Just as Pompe disease affects people differently, responses to Lumizyme® (alglucosidase alfa) treatment will also vary from person to person. Talk to your doctor about what you might expect from treatment with Lumizyme. Some people find it useful to keep notes of any changes they experience over the course of their treatment, so they can keep track of important information to share with their healthcare team.
Regular visits with your physician are important to check how you’re responding to Lumizyme and to assess your overall health. You can assist with the monitoring process by keeping a journal to record changes in your health and condition, any new symptoms that have developed between visits. Record improvements as well as any declines in function that you observe. Taking photos and videos over time can be a good way to document changes and share them with your medical team. Open communication is important so that your healthcare providers are aware of all changes and can provide you with appropriate care.
In addition to regular check-ups with your doctor, it is recommended that most people with Pompe disease have comprehensive medical evaluations that allow a variety of specialists to monitor how Pompe disease and treatment are affecting different parts of the body.
Antibodies are proteins produced naturally by the body to “attack” foreign substances. In some patients, the body may react to Lumizyme as a foreign substance and form antibodies. There are two types of antibodies that may develop:
It is important to follow up with your doctor for regular monitoring when you are receiving Lumizyme treatment to find out if antibodies have formed and to follow the level (titers) of these antibodies over time. As a general guideline:
For more information on antibodies and monitoring, see the Full Prescribing Information or talk to your doctor.
Download this document for more details on Lumizyme, its indication, safety information, and its usage:
LUMIZYME® (alglucosidase alfa) is an enzyme replacement therapy for patients with Pompe disease (acid α-glucosidase (GAA) deficiency).
WARNING: RISK OF ANAPHYLAXIS, HYPERSENSITIVITY AND IMMUNE-MEDIATED REACTIONS, AND RISK OF CARDIORESPIRATORY FAILURE
Anaphylaxis and Hypersensitivity Reactions: Life-threatening anaphylaxis and hypersensitivity reactions have been observed in some patients during and after treatment with alglucosidase alfa. If such a reaction is severe enough, your doctor may decide to immediately discontinue the infusion and provide you with immediate medical care. Appropriate medical support and monitoring measures should be available during infusion.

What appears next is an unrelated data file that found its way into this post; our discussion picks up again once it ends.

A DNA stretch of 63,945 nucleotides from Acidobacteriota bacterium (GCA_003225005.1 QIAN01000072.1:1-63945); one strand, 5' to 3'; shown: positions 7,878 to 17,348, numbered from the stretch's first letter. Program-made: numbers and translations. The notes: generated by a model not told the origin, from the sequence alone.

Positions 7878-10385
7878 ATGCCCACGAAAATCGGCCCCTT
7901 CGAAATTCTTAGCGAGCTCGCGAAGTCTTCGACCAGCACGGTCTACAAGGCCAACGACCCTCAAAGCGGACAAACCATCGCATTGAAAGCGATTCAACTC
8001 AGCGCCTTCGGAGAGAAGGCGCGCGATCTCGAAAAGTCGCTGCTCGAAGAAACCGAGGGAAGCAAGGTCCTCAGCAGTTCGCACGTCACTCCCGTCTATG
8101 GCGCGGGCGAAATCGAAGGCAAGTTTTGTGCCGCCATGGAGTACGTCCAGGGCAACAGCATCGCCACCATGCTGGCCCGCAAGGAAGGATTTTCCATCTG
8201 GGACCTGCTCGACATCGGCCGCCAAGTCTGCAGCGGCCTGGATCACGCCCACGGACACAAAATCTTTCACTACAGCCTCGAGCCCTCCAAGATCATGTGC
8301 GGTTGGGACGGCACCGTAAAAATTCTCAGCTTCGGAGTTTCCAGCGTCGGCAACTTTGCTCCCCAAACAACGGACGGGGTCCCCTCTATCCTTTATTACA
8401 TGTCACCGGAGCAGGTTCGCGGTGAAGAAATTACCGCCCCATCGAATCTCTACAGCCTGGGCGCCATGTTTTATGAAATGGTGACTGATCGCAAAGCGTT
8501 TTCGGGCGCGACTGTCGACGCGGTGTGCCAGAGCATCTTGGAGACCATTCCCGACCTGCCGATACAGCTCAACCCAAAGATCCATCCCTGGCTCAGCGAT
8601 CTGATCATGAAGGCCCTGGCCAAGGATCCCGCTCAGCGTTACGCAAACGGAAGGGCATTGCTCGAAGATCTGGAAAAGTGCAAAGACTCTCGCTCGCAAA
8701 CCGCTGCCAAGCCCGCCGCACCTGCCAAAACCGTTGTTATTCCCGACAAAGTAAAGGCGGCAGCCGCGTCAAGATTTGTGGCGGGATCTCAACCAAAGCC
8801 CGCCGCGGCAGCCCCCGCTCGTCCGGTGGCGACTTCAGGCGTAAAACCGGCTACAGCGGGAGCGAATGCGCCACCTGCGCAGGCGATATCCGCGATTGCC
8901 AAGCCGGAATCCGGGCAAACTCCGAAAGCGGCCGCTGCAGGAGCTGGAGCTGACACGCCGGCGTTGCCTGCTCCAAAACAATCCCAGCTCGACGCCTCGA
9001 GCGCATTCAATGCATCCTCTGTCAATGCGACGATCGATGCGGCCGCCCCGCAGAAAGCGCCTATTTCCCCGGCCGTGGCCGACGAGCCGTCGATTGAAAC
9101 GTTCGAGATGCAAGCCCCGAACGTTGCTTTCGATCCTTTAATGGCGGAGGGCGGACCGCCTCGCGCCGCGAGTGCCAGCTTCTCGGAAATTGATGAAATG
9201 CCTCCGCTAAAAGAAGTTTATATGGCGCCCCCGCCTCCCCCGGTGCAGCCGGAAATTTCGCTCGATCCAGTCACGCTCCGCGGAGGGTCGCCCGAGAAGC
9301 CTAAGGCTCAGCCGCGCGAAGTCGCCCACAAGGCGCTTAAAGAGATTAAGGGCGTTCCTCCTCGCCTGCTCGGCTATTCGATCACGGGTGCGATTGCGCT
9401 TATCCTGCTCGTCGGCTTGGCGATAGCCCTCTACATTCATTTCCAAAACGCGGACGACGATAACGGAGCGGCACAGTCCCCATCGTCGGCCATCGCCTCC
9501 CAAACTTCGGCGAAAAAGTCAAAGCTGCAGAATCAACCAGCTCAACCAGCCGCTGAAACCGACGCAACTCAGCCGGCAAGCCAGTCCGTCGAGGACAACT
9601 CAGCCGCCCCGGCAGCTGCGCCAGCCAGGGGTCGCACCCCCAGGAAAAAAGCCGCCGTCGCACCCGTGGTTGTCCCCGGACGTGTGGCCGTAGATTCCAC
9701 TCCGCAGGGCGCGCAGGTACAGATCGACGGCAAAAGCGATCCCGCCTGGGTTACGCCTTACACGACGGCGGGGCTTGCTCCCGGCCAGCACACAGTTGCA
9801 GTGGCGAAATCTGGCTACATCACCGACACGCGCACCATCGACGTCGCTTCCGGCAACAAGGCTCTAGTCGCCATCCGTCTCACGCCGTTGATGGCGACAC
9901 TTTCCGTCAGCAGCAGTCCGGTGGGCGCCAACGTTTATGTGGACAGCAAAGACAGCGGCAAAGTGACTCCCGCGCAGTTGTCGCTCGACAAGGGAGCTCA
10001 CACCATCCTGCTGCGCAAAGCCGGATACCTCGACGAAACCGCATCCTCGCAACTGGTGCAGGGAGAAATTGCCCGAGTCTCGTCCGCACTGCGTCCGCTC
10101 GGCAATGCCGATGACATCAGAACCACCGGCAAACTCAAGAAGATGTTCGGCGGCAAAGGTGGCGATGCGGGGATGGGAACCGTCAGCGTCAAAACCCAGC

Immune-Mediated Reactions: You or your child may be monitored for the development of systemic immune-mediated reactions while receiving Lumizyme. If these reactions occur, your doctor may discontinue the infusion and initiate appropriate medical treatment.
Risk of Acute Cardiorespiratory Failure: Infant Pompe patients with heart or breathing problems who are experiencing an acute respiratory condition may be at risk for increasing the seriousness of these problems as a result of Lumizyme administration due to the infusion fluid, and your child’s doctor may require additional monitoring for these infants.
Risk of Cardiac Arrhythmia and Sudden Cardiac Death during General Anesthesia for Central Venous Catheter Placement: Caution should be used when administering general anesthesia for the placement of a central venous catheter intended for Lumizyme infusion. Ventricular arrhythmias and slow heart rate resulting in cardiac arrest or death have been observed in infant Pompe patients with cardiac hypertrophy during general anesthesia for central venous catheter placement. Appropriate medical support and monitoring measures should be available during infusion.
Risk of Antibody Development: Patients with infantile-onset Pompe disease (IOPD) should be managed by a clinical specialist knowledgeable in immune tolerance induction in Pompe disease to optimize treatment. Some patients who develop high and sustained IgG antibody levels, including certain IOPD patients, may have a reduced response to Lumizyme.
Monitoring: Laboratory Tests: Patients should be monitored for IgG antibody formation every 3 months for 2 years and then annually thereafter.
The most frequently reported adverse reactions during Lumizyme studies in patients were allergy reactions and included: anaphylaxis, rash, fever, flushing/feeling hot, hives, headache, excessive sweating, nausea, cough, less oxygen in the blood, fast heart rate, rapid breathing, chest discomfort, dizziness, muscle twitching, agitation, bluish or purple skin, redness of skin, high blood pressure/increased blood pressure, facial paleness, chills, tremor, vomiting, fatigue, and muscle pain.
Please see the Full Prescribing Information for complete details, including boxed WARNING.